A couple of weeks ago I decided to explore an area of Albères woodland off the main piste, in the hopes of seeing one of the wrynecks that were calling all around but staying frustratingly out of view.
It can also be frustrating trying to find a route through the trees unless you're following a yellow waymarked path. Many tracks, made by boar or cows, lead you in circles or tempt you up this rise and round that corner only to abruptly disappear through an impenetrable mass of gorse.
On this particular day, however, I was fairly optimistic when I went through a makeshift gate in a fence and began a gentle climb up a grassy track that was clearly once designed for use by a vehicle. At a guess, the only people who usually came here were hunters, cowherds and cork harvesters. I was intrigued to see where it might lead.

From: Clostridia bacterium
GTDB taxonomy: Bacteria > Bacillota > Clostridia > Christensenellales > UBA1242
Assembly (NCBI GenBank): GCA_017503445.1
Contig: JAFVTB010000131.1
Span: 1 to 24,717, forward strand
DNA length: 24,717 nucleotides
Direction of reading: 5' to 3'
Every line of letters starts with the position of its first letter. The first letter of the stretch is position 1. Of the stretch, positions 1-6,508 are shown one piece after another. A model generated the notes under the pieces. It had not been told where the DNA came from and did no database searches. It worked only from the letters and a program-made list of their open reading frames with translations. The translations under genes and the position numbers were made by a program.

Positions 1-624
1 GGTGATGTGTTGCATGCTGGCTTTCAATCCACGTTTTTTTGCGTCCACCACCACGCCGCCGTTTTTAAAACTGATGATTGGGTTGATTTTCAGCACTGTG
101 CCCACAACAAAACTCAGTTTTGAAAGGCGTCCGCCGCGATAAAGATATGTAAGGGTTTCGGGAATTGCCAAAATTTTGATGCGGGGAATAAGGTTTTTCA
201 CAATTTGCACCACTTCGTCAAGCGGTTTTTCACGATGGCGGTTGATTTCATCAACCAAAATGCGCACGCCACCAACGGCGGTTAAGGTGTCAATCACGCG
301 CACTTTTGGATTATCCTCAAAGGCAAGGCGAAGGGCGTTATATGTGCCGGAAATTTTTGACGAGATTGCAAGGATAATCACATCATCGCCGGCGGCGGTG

I was interested to discover that most dead cork oaks had at least one hole, drilled out by a woodpecker.
Not far from the boar wallow again, I stopped and stood quietly. If I couldn't get to a wryneck, perhaps one would come to me? After about fifteen minutes my patience was rewarded when one flew into a big old cork oak not far away and stood still, in full view, for all of five seconds. A record, I reckon, for these woodpeckers.
This might not have been much of a walk in terms of distance, but it wasn't without highlights, and proved that it's worth striking off the beaten track from time to time.